But this week I’ve been enjoying it rather a lot, and the thing I’ve been enjoying most of all is its way with bumps. Which might seem a surprise for a machine that’s supposed to be a sports car, and even more of a surprise given its suspension layout, which appears to border on the crude.
But the McPherson strut, live axle chassis arrangement of the Triumph TR7 was masterminded by legendary Rover engineer Spen King, who reckoned that a properly controlled live axle and well-damped, long-travel springs was the way to go for America, where most TR7s were destined.
And these days, it’s a great solution for Britain’s turbulent roads, too. It works especially well in the coupé version that I have, whose unusually stiff body structure (challenging vehicle roll-over legislation was expected when the TR7 was being developed, which delayed the arrival of a drop-top) allows the suspension to work its long travel ways without causing shell flex.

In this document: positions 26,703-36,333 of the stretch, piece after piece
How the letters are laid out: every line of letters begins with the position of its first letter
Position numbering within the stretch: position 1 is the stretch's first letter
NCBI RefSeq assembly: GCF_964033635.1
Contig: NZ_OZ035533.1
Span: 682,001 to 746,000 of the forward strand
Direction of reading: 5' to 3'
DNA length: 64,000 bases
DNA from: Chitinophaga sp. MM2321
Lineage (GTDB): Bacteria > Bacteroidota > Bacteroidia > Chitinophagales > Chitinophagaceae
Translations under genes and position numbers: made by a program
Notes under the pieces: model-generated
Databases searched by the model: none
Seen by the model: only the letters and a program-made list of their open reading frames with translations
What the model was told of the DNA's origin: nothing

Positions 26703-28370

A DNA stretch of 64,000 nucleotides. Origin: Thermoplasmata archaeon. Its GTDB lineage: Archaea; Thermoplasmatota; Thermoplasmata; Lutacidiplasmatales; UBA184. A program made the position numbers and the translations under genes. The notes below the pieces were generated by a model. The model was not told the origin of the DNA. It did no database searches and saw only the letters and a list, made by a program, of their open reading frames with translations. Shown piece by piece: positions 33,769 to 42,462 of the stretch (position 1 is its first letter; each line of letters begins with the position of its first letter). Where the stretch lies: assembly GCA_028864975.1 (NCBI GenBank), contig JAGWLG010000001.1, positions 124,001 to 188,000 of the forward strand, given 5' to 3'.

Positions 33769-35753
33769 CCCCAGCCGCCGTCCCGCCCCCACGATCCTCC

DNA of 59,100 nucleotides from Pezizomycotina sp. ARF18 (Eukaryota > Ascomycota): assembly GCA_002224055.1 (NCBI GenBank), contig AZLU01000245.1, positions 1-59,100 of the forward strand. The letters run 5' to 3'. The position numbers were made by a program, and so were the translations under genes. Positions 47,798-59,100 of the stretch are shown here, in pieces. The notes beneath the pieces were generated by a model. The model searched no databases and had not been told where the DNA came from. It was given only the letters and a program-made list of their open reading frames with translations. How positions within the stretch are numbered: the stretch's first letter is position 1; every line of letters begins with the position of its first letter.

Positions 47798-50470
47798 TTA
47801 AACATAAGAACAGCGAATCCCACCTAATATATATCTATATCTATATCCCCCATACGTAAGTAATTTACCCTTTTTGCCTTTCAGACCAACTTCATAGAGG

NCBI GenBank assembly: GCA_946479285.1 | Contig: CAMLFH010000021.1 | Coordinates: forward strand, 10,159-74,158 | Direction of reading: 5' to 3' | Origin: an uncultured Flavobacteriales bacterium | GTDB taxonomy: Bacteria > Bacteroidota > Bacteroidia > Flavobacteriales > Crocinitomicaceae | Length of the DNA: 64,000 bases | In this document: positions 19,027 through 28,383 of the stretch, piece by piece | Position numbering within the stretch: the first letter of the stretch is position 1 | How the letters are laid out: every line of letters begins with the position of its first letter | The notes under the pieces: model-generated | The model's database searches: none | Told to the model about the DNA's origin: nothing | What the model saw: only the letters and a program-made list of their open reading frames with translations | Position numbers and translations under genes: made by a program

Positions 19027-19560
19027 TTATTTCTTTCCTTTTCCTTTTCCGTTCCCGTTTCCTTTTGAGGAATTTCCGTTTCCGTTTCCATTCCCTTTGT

In fact, the TR7 is far from the best-riding car of the past 40 years, but the fact that this simply engineered sports car so easily bests just about every new car I’ve driven over the past five years reminded me how much we’ve lost when it comes to ride comfort. Of course, we’ve gained massively in high-speed body control, flat cornering and outright grip.
You can see the advance compared to the TR7, whose body-roll, brake-dive and acceleration-triggered bottom-squat regularly disturb the calm of its advance unless you’re deft with wheel, throttle and brake.
But I don’t mind trading that for a car in which you can relish the onslaught of crests, dips and heaves and actually enjoy the accomplished way it absorbs them all. It’s a sensation you’ll struggle to experience in almost any new car made today.